Borrowing powers but no bailout as B.C. responds to local governments, businesses
VANCOUVER -- Cash-strapped local governments and small businesses struggling during the COVID-19 pandemic are getting help from the provincial government, but not the bailout some had been calling for.
At a teleconference on Thursday, the finance and municipal affairs ministers outlined a series of reduced or delayed payments for businesses and municipalities, plus expanded borrowing powers for local governments.
To start, municipal governments can now borrow interest-free from their existing capital reserves to help pay for operating expenses, like wages, something they aren’t usually allowed to do under provincial regulations.
Provincial school taxes, which cities collect on behalf of the province, don’t have to be paid until the end of the year, allowing local governments to use the cash now. They’re also now authorized to carry any debt from the Municipal Financing Authority for two years instead of one.
With the unemployment rate rising and millions of Canadians applying for income assistance, many municipalities are bracing for large-scale defaults on property taxes. In Vancouver alone, a survey done by the city estimates 35 per cent of home owners won’t be able to pay part or all of their property taxes.
The City of Surrey says it's losing $4 million each month on average, while Vancouver has said it's losing around $4 million to $5 million each week. Vancouver's mayor had asked the province for $200 million in emergency financial support to help the city during the pandemic.
Following the provincial announcement, the city’s general manager of finance, risk and supply chain welcomed the reduction in the commercial property tax rate.
“The delay of the school tax payment in particular will be a significant help for Vancouver,” said Patrice Impey in a press release. “We are assessing the rest of the tax measures announced today to determine what additional tools we will have at our disposal.”
The City of Vancouver had temporarily laid off 1,200 unionized workers and has just told management and non-unionized staff their salaries will be rolled back 10 per cent and they’ll be expected to work nine out of their usual 10 days through the end of the year, for a savings of $7.5 million.
“I want to reassure you that the city is financially stable, we are not facing bankruptcy,” said city manager Sadhu Johnston. “These are temporary measures taken in unusual circumstances so that we can overcome these hurdles and get through this together.”
The province says its new measures should help local governments mitigate revenue shortfalls during the crisis.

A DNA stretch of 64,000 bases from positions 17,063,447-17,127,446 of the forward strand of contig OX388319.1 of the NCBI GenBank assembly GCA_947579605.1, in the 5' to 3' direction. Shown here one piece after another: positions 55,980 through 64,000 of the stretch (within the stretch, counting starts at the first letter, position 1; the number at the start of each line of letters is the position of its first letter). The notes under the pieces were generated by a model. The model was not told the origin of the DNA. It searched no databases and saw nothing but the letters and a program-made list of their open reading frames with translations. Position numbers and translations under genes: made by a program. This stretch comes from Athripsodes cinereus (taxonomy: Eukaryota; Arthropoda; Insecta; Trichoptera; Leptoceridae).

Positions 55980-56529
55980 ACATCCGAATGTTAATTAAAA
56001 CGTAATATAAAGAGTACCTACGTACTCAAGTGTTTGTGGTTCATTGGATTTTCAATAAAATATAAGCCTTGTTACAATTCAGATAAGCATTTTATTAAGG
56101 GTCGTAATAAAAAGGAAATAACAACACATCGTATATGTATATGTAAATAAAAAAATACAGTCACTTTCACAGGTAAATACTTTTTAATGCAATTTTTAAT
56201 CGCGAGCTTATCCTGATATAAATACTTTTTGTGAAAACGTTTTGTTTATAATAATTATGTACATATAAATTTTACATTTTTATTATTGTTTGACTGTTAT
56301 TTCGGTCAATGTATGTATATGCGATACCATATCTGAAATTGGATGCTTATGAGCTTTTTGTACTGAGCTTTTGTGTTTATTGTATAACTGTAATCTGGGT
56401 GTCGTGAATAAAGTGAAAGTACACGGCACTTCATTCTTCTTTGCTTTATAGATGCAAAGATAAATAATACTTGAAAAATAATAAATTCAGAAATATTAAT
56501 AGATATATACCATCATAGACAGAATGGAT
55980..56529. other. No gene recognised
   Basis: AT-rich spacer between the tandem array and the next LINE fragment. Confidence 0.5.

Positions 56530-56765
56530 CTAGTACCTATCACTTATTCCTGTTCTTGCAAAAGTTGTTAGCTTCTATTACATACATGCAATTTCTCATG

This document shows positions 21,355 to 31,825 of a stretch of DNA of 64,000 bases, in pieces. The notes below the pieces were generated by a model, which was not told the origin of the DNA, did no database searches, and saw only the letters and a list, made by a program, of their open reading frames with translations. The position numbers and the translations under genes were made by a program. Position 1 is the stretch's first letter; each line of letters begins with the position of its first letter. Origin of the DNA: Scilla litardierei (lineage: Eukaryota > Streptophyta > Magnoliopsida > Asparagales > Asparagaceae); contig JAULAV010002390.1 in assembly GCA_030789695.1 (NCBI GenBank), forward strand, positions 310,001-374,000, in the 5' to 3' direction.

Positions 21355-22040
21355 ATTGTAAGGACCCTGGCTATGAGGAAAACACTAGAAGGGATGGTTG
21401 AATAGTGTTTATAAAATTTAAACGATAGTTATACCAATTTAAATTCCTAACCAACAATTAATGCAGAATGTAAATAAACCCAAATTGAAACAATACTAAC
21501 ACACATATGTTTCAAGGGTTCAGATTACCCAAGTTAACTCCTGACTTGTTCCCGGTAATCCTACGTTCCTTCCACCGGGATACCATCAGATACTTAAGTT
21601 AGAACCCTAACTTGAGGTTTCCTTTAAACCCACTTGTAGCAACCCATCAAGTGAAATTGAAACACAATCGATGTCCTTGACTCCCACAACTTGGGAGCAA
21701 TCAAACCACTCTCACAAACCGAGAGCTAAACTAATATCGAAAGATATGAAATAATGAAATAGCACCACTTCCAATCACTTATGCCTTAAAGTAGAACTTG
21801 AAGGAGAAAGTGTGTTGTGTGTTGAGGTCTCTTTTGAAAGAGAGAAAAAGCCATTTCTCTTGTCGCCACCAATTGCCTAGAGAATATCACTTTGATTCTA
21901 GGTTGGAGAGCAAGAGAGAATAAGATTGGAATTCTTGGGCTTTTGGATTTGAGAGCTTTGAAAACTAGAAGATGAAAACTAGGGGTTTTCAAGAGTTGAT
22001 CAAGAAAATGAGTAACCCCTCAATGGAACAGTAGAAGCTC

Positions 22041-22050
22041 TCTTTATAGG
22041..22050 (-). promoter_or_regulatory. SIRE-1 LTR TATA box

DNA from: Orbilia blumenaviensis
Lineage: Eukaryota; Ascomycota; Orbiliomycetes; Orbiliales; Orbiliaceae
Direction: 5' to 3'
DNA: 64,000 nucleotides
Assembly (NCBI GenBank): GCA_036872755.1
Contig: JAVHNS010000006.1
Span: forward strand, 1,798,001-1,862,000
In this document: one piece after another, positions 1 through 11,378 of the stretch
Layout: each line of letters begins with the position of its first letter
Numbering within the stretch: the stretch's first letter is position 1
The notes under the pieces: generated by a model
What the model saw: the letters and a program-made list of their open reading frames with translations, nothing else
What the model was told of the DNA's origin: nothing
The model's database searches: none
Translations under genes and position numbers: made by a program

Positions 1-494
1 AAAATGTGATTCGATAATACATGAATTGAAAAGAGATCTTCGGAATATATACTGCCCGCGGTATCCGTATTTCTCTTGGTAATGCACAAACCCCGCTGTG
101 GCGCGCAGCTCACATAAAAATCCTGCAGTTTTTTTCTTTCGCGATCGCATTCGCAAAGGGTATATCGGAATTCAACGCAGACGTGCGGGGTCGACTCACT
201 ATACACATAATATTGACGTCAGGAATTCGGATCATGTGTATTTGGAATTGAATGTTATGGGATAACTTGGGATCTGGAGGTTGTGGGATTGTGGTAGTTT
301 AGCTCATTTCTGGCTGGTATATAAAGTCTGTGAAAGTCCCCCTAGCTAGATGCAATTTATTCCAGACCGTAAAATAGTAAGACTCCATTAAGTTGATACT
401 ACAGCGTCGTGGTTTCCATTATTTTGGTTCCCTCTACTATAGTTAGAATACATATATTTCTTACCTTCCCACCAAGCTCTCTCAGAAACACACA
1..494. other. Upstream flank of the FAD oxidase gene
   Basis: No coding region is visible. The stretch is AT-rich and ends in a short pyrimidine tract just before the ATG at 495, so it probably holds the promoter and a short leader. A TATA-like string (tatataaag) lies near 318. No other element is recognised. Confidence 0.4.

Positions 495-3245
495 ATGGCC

"Many local governments have already shown leadership by taking steps to help people and businesses and maintain services, while addressing their finances," said Selina Robinson, minister of municipal affairs and housing.
"With these new measures, we are giving local governments new tools as a first step to ease their financial burdens and that of businesses in their communities now, and as we look to recovery in the months to come."
Support for small businesses
The B.C. government also announced additional reductions to the school property tax rate, lowering the total commercial property tax bills for most businesses by an average of 25 per cent.
As well, the date that late payment penalties will apply to some commercial properties has been postponed to Oct. 1.
"We know that B.C. communities and businesses are suffering from the economic impacts of COVID-19," said Carole James, minister of finance.
"We are providing further support by making additional temporary property tax changes to provide province-wide relief for business and local governments to help weather the pandemic, continue to deliver the services people count on and be part of our province’s economic recovery."
The province also announced a new support service hub for small businesses struggling during the novel coronavirus pandemic Thursday.
The B.C. Business COVID-19 Support Service is meant to act as one point of contact for businesses who are looking for resources available to them during the pandemic.
As of Thursday, advisors can be reached from Monday through Saturday by phone, email and live chat through Small Business BC's website.
"We know that business owners are worried about paying their bills and covering their payrolls, and our government is doing everything we can to help," said Michelle Mungall, B.C.'s minister of jobs, economic development and competitiveness, in a news release.
"There are multiple programs available, including the B.C. government's COVID-19 Action Plan, to support businesses through these challenging times."